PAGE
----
At home, setting up a rewards or ‘penalty system’ linked to a health goal can be beneficial. Interestingly, some research shows that penalties are more motivating than rewards. An example would be making a deal with your partner to hold onto a reward (chocolates?) for you and take away pieces of it every time you miss your goal. If you planned to go to the gym every day, your partner takes away a pieces of chocolate from your little reward stash if you miss a day. Be careful with what rewards you choose and what agreement you make with your partner!

Intrinsic rewards are usually more powerful than extrinsic, so involving the team/goal-setter in the process of setting up the rewards can make a big difference. The results can be surprising!


3. Financial – it is possible to tie health behaviours purely to financial gains/loss. Back to our roads safety example, most people pay pretty careful attention to their speed limits when they know there are cameras around. But why don’t they hide the cameras? Why do they show up on GPS?

Hint: They don’t want them to be secret! A little extra speed fine revenue is handy, I’m sure. But ultimately, cameras usually mean that people slow down before they get a fine. The idea of getting a fine is enough. Better to slow down and reduce risk, rather than have someone speeding and hope to catch them out later – it might be too late then.

Using financial incentives to modify health behaviour is effective – but it is also controversial. One concern is the idea that providing financial incentives for some health behaviours – like taking medicines – is effectively ‘gaming the system’, as well as taking advantage of certain population groups, so this is something to explore within an organisation. Perhaps it is best managed within hospitals and government legislation.


4. Social Engagement – we are, essentially, social creatures. We care about what others think of us and the way we behave. There are always exceptions to the rule, but the social model is a very effective way to influence behaviour. We model what we see others do, especially family, friends and colleagues, as well as celebrities. You know that saying, ‘you are the combination of the 5 people you spend the most time with’?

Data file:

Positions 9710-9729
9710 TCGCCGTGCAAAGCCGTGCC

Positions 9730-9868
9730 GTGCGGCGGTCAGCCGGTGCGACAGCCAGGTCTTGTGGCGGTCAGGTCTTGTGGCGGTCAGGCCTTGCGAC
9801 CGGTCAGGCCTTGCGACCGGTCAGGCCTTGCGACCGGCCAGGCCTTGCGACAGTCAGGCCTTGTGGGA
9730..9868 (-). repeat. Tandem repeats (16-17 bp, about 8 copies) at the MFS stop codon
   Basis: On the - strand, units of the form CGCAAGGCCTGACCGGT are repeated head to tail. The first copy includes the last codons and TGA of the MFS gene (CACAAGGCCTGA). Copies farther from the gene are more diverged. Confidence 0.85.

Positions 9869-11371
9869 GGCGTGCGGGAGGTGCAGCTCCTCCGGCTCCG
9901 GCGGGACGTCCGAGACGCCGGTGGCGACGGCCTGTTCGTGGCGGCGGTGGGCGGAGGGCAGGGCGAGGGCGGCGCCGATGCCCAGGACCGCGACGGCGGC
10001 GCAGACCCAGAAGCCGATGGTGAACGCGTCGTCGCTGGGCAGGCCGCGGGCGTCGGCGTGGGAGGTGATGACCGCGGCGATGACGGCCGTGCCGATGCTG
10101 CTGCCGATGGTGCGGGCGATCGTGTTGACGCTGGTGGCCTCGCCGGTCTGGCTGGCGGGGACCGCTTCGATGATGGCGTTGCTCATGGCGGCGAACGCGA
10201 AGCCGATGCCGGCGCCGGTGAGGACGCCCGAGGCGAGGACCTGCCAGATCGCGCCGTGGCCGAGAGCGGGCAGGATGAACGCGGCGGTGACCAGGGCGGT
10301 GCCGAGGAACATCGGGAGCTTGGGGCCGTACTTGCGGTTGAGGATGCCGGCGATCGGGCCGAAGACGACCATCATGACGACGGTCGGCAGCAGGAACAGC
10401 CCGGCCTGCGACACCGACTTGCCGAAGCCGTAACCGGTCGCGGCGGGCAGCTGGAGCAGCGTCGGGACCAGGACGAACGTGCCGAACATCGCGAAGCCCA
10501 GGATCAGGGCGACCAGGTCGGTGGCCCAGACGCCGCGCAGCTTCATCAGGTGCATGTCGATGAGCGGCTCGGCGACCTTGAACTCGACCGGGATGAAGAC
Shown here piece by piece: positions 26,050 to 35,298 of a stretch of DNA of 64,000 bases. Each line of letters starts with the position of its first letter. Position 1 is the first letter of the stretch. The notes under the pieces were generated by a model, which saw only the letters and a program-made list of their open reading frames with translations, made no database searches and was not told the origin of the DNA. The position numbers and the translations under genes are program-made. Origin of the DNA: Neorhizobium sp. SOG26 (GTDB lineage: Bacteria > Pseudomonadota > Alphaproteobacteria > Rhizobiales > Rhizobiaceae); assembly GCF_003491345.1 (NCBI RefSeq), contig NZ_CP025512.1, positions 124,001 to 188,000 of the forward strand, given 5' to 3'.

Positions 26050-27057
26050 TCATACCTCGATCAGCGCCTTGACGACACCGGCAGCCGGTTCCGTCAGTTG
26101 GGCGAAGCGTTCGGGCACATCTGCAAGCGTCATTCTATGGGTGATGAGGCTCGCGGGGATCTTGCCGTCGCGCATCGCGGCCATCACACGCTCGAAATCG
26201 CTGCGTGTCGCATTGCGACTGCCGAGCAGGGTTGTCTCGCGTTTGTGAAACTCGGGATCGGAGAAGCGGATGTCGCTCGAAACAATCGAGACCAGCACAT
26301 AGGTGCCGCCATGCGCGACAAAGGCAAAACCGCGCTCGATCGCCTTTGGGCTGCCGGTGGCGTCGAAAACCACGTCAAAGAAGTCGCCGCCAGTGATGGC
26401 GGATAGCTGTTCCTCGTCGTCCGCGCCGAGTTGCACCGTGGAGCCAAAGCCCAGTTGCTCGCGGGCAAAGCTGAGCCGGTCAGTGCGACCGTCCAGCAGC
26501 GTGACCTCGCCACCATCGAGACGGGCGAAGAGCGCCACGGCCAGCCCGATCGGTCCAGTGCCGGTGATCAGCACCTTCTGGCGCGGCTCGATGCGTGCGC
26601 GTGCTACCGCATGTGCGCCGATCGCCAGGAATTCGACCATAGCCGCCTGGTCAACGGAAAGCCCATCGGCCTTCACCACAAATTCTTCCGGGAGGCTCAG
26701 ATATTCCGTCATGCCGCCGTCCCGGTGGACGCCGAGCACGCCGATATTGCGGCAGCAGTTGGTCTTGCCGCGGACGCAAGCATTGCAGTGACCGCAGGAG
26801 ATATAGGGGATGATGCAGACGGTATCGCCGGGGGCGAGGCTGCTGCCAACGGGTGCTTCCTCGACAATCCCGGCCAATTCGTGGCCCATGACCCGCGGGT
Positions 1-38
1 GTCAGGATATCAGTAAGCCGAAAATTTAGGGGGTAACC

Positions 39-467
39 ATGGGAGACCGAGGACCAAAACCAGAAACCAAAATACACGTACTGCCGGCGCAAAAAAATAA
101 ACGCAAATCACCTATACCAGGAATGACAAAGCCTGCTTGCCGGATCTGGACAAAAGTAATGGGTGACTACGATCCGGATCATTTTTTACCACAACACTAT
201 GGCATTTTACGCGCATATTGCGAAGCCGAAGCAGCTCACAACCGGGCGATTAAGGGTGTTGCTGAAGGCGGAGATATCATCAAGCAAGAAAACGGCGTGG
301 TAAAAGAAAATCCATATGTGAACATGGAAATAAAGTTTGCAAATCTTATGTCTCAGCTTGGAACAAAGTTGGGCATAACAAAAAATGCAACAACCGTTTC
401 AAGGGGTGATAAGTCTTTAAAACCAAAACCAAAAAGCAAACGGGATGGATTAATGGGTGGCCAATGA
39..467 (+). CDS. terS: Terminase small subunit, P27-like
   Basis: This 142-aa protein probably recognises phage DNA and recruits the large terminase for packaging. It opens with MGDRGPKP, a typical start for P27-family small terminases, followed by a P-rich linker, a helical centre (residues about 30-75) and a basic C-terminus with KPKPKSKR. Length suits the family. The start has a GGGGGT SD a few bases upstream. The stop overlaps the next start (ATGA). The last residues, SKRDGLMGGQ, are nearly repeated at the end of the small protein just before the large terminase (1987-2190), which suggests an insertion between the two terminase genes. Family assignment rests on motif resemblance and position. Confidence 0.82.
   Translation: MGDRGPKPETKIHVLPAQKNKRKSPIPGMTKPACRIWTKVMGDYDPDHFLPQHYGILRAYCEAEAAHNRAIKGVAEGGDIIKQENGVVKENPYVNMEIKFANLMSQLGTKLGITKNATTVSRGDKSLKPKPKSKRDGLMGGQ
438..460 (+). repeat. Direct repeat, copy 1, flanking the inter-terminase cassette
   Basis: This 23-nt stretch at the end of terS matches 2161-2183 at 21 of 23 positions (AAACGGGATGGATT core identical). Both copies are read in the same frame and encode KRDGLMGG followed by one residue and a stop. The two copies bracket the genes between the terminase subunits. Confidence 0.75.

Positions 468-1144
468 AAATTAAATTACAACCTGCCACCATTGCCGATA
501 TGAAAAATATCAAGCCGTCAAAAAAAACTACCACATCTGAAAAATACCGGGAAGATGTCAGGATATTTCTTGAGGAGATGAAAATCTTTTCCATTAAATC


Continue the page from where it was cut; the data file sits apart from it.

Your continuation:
This cannot be more obvious than in the workplace. From what’s available in the environment, to the activities people undertake inside and outside the office, observing healthy behaviour can serve as catalyst for change in others.

So, who drives these practices in the workplace? There are a multitude of factors here. The choices by individuals do make an impact, and the external environment influences this.


But the biggest impact of all is made by the company and its culture. What policies do you have in place? How is the environment set up for health and wellness? Do the leadership team follow healthy practices and model them for staff? Is there are grassroots program for wellness?

There are many factors to consider, and these are just a few ways health behaviour can be influenced, in our homes, workplace, and the world around us. I would love to hear your thoughts.

Do you see any of these patterns ringing true for you, either at home or at work? 


Ruth Kent
Mental Health & Wellness Expert

Ruth Kent is a Ruth Kent is a sought after coach, consultant and facilitator in the workplace wellbeing space. Through her consultation and strategic development, she provides tailored programs and workshops in health and wellness for long-term behaviour change and support to both teams and leadership.  If you would like to read more about Ruth and her workshops on Essemy click this link.